EDITOR’s NOTE: There is never a good time to be stuck in jail, awaiting disposition of one’s criminal charges. Given the latest pronouncement by Chief Justice Bernette Joshua Johnson of Louisiana’s Supreme Court, it’s even worse during a pandemic.
The court has further eroded the protections ensured every American in the Bill of Rights, prohibiting criminal trials until June 30. Those idle days, spent idling in jail by any accused unable to post bail, will not count against the 120 days allowed the State to bring a felony charge to trial (30 days in the case of misdemeanors).
The 6th Amendment to the United States Constitution ensures; ” In all criminal prosecutions, the accused shall enjoy the right to a speedy and public trial…” Louisiana’s constitutional counterpart is found in Article I, Section 16 in Declaration of Rights, unqualified by the existence of an emergency declaration. Chief Justice Johnson justified the action, saying:
“The Louisiana Supreme Court perseveres in committed jurisprudence as it works to keep the safety and wellbeing of Louisiana’s citizens a priority.”
Whatever that means.
Lousisiana’s Constitution, Article II is entitled Distribution of Powers and includes two sections:
Section 1. The powers of government of the state are divided into three separate branches: legislative, executive, and judicial.
Section 2. Except as otherwise provided by this constitution, no one of these branches, nor any person holding office in one of them, shall exercise power belonging to either of the others.
Article V: Judicial Branch includes 35 separate sections, not one of them tasking Chief Justice Johnson and her six colleagues with prioritizing the public wellbeing.
The State High Court’s orders can be read below.
The Louisiana Supreme Court issued two new orders dated May 15. Acting under the authority of Article V, Section 1 and 5 of Constitution of 1974, and the inherent power of this Court, and considering the continuing spread of Coronavirus Disease 2019 (COVID-19) in Louisiana, Governor John Bel Edwards’ renewal of state of emergency for COVID-19 and extension and modification of emergency provisions in Proclamation Numbers 58 JBE 2020 and 59 JBE 2020, President Donald Trump’s declaration of a national emergency on March 13, 2020, the Orders of this Court dated April 6, April 22 and April 29, 2020, and in consideration of ongoing public health recommendations to reduce the risk of exposure to the virus and slowing the spread of the disease while balancing the need to protect the constitutional rights and public safety of the citizens of the state by maintaining access to Louisiana courts, the Louisiana Supreme Court issued the following two orders.
The first Order addresses statewide court operations and reads as follows:
IT IS HEREBY ORDERED THAT:]
- Prior Orders: This Order shall repeal and replace the Orders of this Court dated April 6, April 22 and April 29, 2020.
- Jury Trials: No civil or criminal jury trial shall commence in any Louisiana state court before June 30, 2020.
- In-person proceedings: The prohibition on conducting in person proceedings is hereby lifted, and courts are authorized to conduct in-person proceedings on all matters. This authority does not extend to any matters suspended by executive action by the Governor, including but not limited to evictions. Courts must continue to take measures to limit access to courtrooms and other spaces, with minimum physical contact, to practice social distancing and limit in-person court capacity to 25% of the total capacity, as determined by the State Fire Marshall, counting both the number of employees and members of the public present in the building at one time. As this situation is constantly changing, courts are further instructed to follow all guidelines issued by the Center for Disease Control, the President and the Governor, and to further limit access to courtroom and other spaces to the maximum number of people set forth in any future guideline or official proclamation that may be issued. All matters should continue to be conducted with the use of video and telephone conferencing whenever possible.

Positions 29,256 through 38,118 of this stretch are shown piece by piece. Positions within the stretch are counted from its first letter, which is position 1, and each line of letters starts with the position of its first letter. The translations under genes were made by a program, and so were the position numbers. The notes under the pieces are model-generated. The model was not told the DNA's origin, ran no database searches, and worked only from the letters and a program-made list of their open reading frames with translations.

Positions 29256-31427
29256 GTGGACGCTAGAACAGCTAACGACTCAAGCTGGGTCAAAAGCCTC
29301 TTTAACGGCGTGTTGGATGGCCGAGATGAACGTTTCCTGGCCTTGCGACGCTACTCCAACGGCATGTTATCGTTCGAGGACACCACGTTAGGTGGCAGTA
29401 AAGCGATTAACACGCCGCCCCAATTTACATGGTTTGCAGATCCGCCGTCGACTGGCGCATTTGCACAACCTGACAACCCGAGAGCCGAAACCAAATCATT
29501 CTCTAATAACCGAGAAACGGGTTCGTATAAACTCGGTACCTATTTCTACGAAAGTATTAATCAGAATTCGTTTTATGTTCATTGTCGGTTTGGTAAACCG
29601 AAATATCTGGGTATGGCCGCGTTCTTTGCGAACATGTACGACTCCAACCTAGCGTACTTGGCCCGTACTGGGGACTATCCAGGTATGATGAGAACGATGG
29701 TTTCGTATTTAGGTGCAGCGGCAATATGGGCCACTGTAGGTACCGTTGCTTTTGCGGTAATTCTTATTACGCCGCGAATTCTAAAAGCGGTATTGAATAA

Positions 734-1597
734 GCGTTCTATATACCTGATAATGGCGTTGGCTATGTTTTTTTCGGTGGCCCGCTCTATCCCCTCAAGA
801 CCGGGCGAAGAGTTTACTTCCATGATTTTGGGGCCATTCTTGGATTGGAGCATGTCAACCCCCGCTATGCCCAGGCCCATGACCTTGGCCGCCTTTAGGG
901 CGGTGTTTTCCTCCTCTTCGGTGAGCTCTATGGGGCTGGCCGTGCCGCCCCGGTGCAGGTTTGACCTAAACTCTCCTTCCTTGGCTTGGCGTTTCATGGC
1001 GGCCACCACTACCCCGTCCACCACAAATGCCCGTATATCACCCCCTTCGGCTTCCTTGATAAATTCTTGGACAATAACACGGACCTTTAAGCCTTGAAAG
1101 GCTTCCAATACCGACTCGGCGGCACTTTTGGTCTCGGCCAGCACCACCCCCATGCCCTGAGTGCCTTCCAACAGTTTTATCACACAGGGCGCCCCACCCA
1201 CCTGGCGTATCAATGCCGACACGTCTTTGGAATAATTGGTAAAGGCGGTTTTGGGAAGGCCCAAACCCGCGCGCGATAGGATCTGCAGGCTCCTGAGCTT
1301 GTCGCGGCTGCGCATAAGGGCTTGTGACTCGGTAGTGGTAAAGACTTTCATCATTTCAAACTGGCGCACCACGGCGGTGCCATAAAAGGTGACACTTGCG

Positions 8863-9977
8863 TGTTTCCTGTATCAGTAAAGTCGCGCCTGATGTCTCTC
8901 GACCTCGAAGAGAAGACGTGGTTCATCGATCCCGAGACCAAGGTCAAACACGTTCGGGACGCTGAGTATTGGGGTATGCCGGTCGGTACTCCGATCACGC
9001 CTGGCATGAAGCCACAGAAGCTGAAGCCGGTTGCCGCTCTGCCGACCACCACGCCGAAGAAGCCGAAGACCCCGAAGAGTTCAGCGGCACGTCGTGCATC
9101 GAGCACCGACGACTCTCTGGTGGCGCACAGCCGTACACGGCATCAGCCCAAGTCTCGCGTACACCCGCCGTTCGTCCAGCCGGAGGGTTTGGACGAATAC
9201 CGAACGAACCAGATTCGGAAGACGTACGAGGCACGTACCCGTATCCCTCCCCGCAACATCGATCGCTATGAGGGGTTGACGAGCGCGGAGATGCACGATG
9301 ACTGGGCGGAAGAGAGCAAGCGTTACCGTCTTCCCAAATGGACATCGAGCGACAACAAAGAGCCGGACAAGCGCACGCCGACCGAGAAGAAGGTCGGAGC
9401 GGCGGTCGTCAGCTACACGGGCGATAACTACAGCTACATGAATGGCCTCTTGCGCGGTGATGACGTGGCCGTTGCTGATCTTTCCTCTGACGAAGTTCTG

- Speedy Trial Computations: Given the public health concerns and the necessity of taking action to slow the spread of the disease, the continuances occasioned by this Order serve the ends of justice and outweigh the best interest of the public and the defendant in a speedy trial. Therefore, the time periods of such continuance shall be excluded from speedy trial computations pursuant to law, including but not limited to those set forth in the Louisiana Code of Criminal Procedure and the Louisiana Children’s Code, and presumptively constitute just cause.
The second Order extends filing deadlines for the Louisiana Supreme Court and reads as follows:
IT IS HEREBY ORDERED THAT:
All filings which were or are due to this Court between Thursday, March 12, 2020 through Friday, June 5, 2020 shall be considered timely if filed no later than Monday, June 8, 2020. Parties who are unable to meet this deadline due to the COVID-19 emergency may submit motions for extensions of time, supported by appropriate documentation and argument.